VayuSena Rafale: News and Discussions - 17 Oct 2016

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Re: VayuSena Rafale: News and Discussions - 17 Oct 2016

Postby nachiket » 24 Jun 2020 23:22

The initial Astras will head to the Su-30 squadrons I imagine. It will take time to reach the Tejas. So it will only be the Derby for now. This is a consequence of our usual highly delayed and piecemeal ordering system.

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Re: VayuSena Rafale: News and Discussions - 17 Oct 2016

Postby nachiket » 24 Jun 2020 23:23

fanne wrote:Guys enough of this juvenile tutu mai mai
There is war going on, can we focus on that. Every time I come to see if any bird has landed and I see 7th grade fight, my daddy is bigger than yours. Please there is option of private messaging, take it out there and spare the rest.

Rafales are unlikely to be used in the current conflict if it erupts. It will take some time for the new squadron to be combat ready even if all aircraft were to suddenly land in India tomorrow, which they won't.

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Re: VayuSena Rafale: News and Discussions - 17 Oct 2016

Postby Cain Marko » 24 Jun 2020 23:24

nachiket wrote:The initial Astras will head to the Su-30 squadrons I imagine. It will take time to reach the Tejas. So it will only be the Derby for now. This is a consequence of our usual highly delayed and piecemeal ordering system.

Is the derby on Tejas the original version or the I derby ER? The latter outranges amraam c5 iirc...

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Re: VayuSena Rafale: News and Discussions - 17 Oct 2016

Postby nachiket » 24 Jun 2020 23:25

Like Kartik said, no news of any actual orders for the i-Derby ER.

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Re: VayuSena Rafale: News and Discussions - 17 Oct 2016

Postby Kartik » 24 Jun 2020 23:26

nachiket wrote:
ldev wrote:Hope this answers your question.

BVRAAM's are rarely fired at the edge of their engagement envelopes. The MICA especially which is the only BVRAAM that the M2k can use (unlike the Tejas which can use the Astra and i-Derby) has a range disadvantage against the AMRAAM. Having the Meteor available could have helped considering the Meteor has a much larger NEZ and would have a higher pk than the MICA at the same range allowing it to be fired earlier in actual combat even if it is not at its own max range.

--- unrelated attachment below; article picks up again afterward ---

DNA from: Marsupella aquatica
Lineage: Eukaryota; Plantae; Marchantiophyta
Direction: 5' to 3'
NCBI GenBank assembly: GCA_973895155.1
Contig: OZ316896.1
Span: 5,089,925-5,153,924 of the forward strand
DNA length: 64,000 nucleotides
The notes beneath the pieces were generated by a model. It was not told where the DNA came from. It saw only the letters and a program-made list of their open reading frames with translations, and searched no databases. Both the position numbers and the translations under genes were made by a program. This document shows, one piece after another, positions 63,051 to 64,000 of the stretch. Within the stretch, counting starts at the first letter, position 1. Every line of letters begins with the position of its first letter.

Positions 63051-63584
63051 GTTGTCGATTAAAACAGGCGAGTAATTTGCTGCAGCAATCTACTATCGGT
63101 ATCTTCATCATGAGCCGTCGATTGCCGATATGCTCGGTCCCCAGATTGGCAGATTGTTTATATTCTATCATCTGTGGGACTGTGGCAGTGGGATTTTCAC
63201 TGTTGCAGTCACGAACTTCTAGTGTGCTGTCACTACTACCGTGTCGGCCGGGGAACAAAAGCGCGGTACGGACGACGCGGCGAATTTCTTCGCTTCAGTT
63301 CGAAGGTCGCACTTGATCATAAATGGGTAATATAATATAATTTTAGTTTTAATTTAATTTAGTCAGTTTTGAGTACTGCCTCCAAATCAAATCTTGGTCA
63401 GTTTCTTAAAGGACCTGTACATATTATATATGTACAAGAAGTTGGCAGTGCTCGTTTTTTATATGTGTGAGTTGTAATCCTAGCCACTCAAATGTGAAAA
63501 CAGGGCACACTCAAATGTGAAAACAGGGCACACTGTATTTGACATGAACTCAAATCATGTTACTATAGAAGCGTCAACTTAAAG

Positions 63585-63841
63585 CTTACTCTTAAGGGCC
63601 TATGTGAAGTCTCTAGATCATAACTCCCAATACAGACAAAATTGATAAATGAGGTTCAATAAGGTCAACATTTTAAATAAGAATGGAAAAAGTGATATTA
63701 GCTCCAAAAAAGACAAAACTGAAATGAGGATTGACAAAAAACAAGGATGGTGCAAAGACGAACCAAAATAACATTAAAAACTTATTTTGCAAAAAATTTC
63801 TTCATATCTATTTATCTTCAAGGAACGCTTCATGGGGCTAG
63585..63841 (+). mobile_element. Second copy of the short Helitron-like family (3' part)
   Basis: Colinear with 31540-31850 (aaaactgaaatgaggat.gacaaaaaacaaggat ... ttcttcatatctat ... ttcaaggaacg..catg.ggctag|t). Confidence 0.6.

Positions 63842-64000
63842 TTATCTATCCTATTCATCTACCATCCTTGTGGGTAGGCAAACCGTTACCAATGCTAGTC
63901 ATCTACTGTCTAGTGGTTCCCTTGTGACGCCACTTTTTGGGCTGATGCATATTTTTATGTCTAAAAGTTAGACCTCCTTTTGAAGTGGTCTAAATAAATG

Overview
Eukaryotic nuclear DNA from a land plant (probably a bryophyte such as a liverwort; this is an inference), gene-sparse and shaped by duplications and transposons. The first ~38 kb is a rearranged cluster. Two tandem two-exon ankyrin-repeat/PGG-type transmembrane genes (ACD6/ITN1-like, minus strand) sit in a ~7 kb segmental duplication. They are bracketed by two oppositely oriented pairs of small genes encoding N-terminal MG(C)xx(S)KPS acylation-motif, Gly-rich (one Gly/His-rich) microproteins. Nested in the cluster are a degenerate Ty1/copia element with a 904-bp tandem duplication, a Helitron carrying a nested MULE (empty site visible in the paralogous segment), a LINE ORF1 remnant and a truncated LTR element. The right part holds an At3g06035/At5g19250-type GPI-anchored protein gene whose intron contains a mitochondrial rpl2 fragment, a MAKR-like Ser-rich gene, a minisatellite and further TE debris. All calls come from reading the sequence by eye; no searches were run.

In my conversation with a French poster on another forum almost a year ago, someone who had connects with guys at Dassault, he said that Dassault and MBDA were both of the opinion that the MICA-NG was the better option for the Mirage-2000.

Multiple reasons for that-

1) the MICA-NG is also a dual pulse BVRAAM. But in the same form factor as the existing MICA with miniaturized electronics and smaller seeker helping to fit in the additional propellant. That is the same approach as the Derby to I-Derby ER.
2) Existing interfaces that are used for the MICA will continue to be used for the MICA-NG
3) No new carriage, separation trials and guided trials will be required. Or if so, far fewer than what would be required for a new missile like Meteor to be integrated with the Mirage-2000
4) Meteor integration with Mirage-2000 is only requested by India, so costs would have to be borne by India alone

Going forward, hopefully the Astra, Astra Mk2 and SFDR will also be integrated. Hopefully there won't be issues seen on that front.

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Re: VayuSena Rafale: News and Discussions - 17 Oct 2016

Postby nachiket » 24 Jun 2020 23:33

Kartik, yes I was only considering the current MICA, not the NG. News of the NG came only in 2018 and I don't know the status of its development. I agree with the reasons you have stated above for why that would be a better fit if/when available.

As for Astra, IIRC from what Indranil posted a while back from his sources, Astra integration was currently envisaged only on the MKI, Tejas and possibly Mig-29, not for the M2k. Reasons unknown.

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Re: VayuSena Rafale: News and Discussions - 17 Oct 2016

Postby brar_w » 24 Jun 2020 23:37

MICA-NG deliveries to the French Air force are expected to begin around 2026.

Astra is just getting started. I don't know what its peak planned production rate is going to be but given the volumes required to support the aircraft currently planned for integration, I'm sure they can have a look at additional platforms for integration once those units start meeting their threshold requirements for inventory.

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Re: VayuSena Rafale: News and Discussions - 17 Oct 2016

Postby Rakesh » 24 Jun 2020 23:40

fanne wrote:Guys enough of this juvenile tutu mai mai
There is war going on, can we focus on that. Every time I come to see if any bird has landed and I see 7th grade fight, my daddy is bigger than yours. Please there is option of private messaging, take it out there and spare the rest.

This is the result of losing some fighter contest like 10 years ago. Still cannot get over that fact and is just bitter over it. This talk of "Unhappy-because-IAF-does-not-have-the best-value-for-money" is all fake. That bitterness clouds their judgement and the result is for all to see. Basic concepts of tendering are to be ignored for Western technology :)

It was a fighter plane contest. That all what it is was. It did not change the Indo-US relationship in any negative manner. On the contrary, the relationship between both countries has only deepened since the technical down select.